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Function-oriented Knowledge Base \ Electronic paper \ Improve image quality of paper-like display

Microstructure with reflective corona enhances image contrast of gyricon display

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In a monolayer gyricon display with a maximal packing density of bichromal twisting balls, the balls are placed directly in a dielectric fluid. The balls and the dielectric fluid are sandwiched between two electrode substrates. A gyricon display with a closely packed monolayer exhibits light reflectance that surpasses that of a multi-layer display. The primary problem of a monolayer gyricon display with closely packed balls is that the balls can not be packed together to completely fill the area of the display due to the interstices between them. In addition, regardless of which microstructure is used and how the balls are packed, the balls often can not exactly rotate to the precise orientation with the desired color facing the viewer. The unfilled spaces between the balls and the incomplete rotation of the balls result in each ball being surrounded by a peripheral area. Instead of useful color information, this peripheral area actually reflects the color of the substrate that is typically dark. The dark peripheral area decreases the contrast. It is necessary to enhance the image contrast of a gyricon display.
Using a reflective corona around each particle to enhance the image contrast of a gyricon display is proposed. A plurality of open cavities is provided in an elastomer layer. The periphery near the cavity openings is metallized, thereby forming reflective coronas. The cavities are filled with bichromal balls and a dielectric liquid and are covered at the top with an electrode substrate. An ambient light ray incident upon the display is reflected from a portion of the white hemisphere of a ball. The light ray is then reflected by the reflective corona surface and travels to the viewer. The light is reflected from a surface that is larger than the particle due to the reflective corona. Thus, the reflective corona around the particle creates the appearance of a surface area of a particle that is larger than the actual surface area of the particle. The peripheral area that lacks color information disappears, so the pixel brightness is increased. This enhances the image contrast.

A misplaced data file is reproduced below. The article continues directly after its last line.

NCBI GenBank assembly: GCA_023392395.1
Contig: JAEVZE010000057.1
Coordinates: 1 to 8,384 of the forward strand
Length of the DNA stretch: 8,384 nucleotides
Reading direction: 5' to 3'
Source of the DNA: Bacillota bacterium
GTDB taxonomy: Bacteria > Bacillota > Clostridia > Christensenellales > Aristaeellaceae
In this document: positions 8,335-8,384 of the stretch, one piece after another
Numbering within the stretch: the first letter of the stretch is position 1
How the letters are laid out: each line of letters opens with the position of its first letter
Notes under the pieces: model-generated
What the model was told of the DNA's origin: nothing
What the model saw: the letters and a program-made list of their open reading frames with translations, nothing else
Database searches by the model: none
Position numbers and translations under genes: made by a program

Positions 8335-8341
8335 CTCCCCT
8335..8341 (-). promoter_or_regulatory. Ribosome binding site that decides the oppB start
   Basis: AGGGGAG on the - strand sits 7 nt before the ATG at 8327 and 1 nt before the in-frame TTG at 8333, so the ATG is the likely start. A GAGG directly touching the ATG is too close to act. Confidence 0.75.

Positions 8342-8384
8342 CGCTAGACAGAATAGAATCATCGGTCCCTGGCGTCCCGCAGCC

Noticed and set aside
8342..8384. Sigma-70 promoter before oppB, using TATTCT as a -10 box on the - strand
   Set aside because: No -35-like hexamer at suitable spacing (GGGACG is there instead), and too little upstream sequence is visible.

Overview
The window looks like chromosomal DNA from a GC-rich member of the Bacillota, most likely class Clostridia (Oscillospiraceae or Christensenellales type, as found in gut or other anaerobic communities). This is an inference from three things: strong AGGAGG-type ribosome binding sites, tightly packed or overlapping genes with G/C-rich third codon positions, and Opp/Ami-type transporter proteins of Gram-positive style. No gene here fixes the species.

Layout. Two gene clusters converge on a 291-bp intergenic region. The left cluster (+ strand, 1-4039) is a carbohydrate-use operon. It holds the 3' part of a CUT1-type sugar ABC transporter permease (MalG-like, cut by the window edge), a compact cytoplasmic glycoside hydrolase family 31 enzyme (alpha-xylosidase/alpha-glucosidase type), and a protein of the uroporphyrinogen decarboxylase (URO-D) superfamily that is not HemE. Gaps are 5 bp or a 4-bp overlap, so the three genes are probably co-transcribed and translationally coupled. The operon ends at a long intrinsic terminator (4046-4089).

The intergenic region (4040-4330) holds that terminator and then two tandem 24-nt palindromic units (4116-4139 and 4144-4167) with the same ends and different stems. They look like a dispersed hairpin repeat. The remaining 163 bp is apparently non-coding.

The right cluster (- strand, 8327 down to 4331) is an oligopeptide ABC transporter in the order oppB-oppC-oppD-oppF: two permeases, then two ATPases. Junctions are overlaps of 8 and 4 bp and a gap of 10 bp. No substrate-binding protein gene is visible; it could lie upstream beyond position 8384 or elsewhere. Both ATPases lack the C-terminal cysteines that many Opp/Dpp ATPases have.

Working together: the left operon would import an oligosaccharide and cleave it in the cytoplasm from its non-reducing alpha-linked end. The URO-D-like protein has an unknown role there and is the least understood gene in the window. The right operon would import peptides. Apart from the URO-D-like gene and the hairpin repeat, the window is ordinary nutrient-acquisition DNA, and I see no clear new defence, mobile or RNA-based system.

Additional information
At certain incident angles of light, the reflective corona may be formed by using the principle of total internal reflection, when the reflecting surface represents an interface of two different materials, even if the interface is not made of a material highly reflective in the ordinary sense. Optical lenses may also be utilized to form enlarged images for each bichromal ball particle. In such an arrangement, light from the surface of the particle is projected onto the peripheral area through refraction instead of reflection. The reflective corona may be formed for twisting bichromal particles of various shapes (for example, cylindrical particles).
US Patent 6570700; Link >>
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